Viewpoint: The emerging barcode initiative for medicines in India - part 1

Part 1: How changes to the draft guidelines can set the foundation for a successful anti-counterfeiting programme

India is again on the cusp of introducing a new drug anti-counterfeiting programme, this time for domestic medicines. The current proposal comes a decade after the introduction of a similar programme that was mandated in 2011 for export drugs. The new initiative from India’s Ministry of Health and Family Welfare (MoHFW) sets out to amend the Drugs Rules (1945) by specifying a new set of requirements to be implemented by drug manufacturers and importers.

In this first of a three-part series, I describe the current draft regulation [1] and then offer thoughts on how it should be revised to ensure that an effective and enduring programme is ultimately created. The discussion will be centred on foundational principles, guided by what is actually printed or applied on the drug package, what data fields should be included, and how a small but important loophole in the current guideline can render the entire programme to be ineffective.

Programme scope

It is clear that the Indian government will take a gradual approach to product coverage, starting initially with an identified list of the top 300 drugs and then expand the range. It must be stated at outset that the Indian government is to be commended for developing a bold new initiative to protect the nation’s citizens against the peril of counterfeiting, diversion, and unauthorized sales. This new programme will become one of the largest regulatory mandates anywhere, eventually affecting hundreds of manufacturers and thousands of drugs, in a country soon to have the world’s largest population.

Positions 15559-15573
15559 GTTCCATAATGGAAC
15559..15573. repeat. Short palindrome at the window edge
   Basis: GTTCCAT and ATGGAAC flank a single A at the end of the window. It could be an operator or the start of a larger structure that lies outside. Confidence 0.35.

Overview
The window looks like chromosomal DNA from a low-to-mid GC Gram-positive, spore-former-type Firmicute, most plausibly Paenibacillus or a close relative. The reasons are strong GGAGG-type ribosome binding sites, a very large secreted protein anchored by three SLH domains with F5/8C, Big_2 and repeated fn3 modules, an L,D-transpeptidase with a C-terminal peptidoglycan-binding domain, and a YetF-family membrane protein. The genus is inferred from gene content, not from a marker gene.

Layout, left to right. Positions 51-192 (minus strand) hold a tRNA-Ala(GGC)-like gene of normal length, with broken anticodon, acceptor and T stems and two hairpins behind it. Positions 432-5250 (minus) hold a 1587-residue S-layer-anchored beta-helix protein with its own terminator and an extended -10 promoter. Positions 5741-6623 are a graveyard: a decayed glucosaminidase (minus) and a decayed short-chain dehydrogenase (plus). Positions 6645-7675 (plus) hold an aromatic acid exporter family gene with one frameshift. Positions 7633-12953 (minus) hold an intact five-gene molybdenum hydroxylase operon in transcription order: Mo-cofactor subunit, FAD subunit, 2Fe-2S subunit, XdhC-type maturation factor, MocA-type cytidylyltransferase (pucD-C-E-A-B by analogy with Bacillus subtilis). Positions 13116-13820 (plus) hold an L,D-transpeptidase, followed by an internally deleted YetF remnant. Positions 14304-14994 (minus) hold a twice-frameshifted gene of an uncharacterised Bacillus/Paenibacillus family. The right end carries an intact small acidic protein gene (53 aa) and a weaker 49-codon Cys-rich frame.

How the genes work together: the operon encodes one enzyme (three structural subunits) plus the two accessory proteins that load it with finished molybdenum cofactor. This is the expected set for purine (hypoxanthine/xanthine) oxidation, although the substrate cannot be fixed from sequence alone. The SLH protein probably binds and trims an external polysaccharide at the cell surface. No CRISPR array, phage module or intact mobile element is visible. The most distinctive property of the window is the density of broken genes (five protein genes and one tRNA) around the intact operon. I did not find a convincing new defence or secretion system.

Although efforts to protect the domestic market have been in the makings since rollout of the export programme, the announcement in June this year has created sudden apprehension in different quarters, notably among drug manufacturers who are trying to understand the precise compliance requirements. The creation of any massive new programme must necessarily be an iterative process, and the Indian government has wisely issued a set of draft guidelines for now, with the expectation that thoughtful feedback from industry and specialists will help to refine the final regulations.

Data inclusion requirements in the draft proposal will be difficult to implement in current form

The MoHFW draft guidelines specify that eight different data fields be incorporated into a barcode to appear on medicine packages. These include:

  • Unique product identification code                
  • Proper and generic drug name
  • Brand name                                                         
  • Batch number
  • Expire date                                                                          
  • Manufacturer name and address
  • Manufacture date
  • Manufacturing license number